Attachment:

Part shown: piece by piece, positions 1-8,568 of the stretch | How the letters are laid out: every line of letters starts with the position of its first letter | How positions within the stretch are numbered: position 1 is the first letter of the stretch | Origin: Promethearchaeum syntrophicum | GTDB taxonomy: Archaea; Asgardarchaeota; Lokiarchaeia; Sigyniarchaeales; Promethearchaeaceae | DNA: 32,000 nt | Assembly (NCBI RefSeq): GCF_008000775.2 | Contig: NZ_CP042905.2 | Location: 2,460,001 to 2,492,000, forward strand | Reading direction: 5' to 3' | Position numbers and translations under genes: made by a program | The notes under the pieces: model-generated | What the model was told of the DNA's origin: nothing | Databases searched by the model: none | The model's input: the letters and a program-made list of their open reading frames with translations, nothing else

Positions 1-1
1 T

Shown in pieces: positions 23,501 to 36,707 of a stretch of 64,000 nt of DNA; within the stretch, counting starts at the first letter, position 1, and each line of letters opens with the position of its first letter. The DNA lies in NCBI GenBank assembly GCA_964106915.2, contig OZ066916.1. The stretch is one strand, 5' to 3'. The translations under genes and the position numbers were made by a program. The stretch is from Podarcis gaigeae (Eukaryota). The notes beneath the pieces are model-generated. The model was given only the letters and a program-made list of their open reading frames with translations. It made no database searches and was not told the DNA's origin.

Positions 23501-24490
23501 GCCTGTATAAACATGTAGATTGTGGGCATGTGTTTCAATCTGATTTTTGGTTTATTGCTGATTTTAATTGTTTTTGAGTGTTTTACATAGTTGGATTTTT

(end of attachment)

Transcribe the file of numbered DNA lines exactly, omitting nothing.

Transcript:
Part shown: piece by piece, positions 1-8,568 of the stretch | How the letters are laid out: every line of letters starts with the position of its first letter | How positions within the stretch are numbered: position 1 is the first letter of the stretch | Origin: Promethearchaeum syntrophicum | GTDB taxonomy: Archaea; Asgardarchaeota; Lokiarchaeia; Sigyniarchaeales; Promethearchaeaceae | DNA: 32,000 nt | Assembly (NCBI RefSeq): GCF_008000775.2 | Contig: NZ_CP042905.2 | Location: 2,460,001 to 2,492,000, forward strand | Reading direction: 5' to 3' | Position numbers and translations under genes: made by a program | The notes under the pieces: model-generated | What the model was told of the DNA's origin: nothing | Databases searched by the model: none | The model's input: the letters and a program-made list of their open reading frames with translations, nothing else

Positions 1-1
1 T

Shown in pieces: positions 23,501 to 36,707 of a stretch of 64,000 nt of DNA; within the stretch, counting starts at the first letter, position 1, and each line of letters opens with the position of its first letter. The DNA lies in NCBI GenBank assembly GCA_964106915.2, contig OZ066916.1. The stretch is one strand, 5' to 3'. The translations under genes and the position numbers were made by a program. The stretch is from Podarcis gaigeae (Eukaryota). The notes beneath the pieces are model-generated. The model was given only the letters and a program-made list of their open reading frames with translations. It made no database searches and was not told the DNA's origin.

Positions 23501-24490
23501 GCCTGTATAAACATGTAGATTGTGGGCATGTGTTTCAATCTGATTTTTGGTTTATTGCTGATTTTAATTGTTTTTGAGTGTTTTACATAGTTGGATTTTT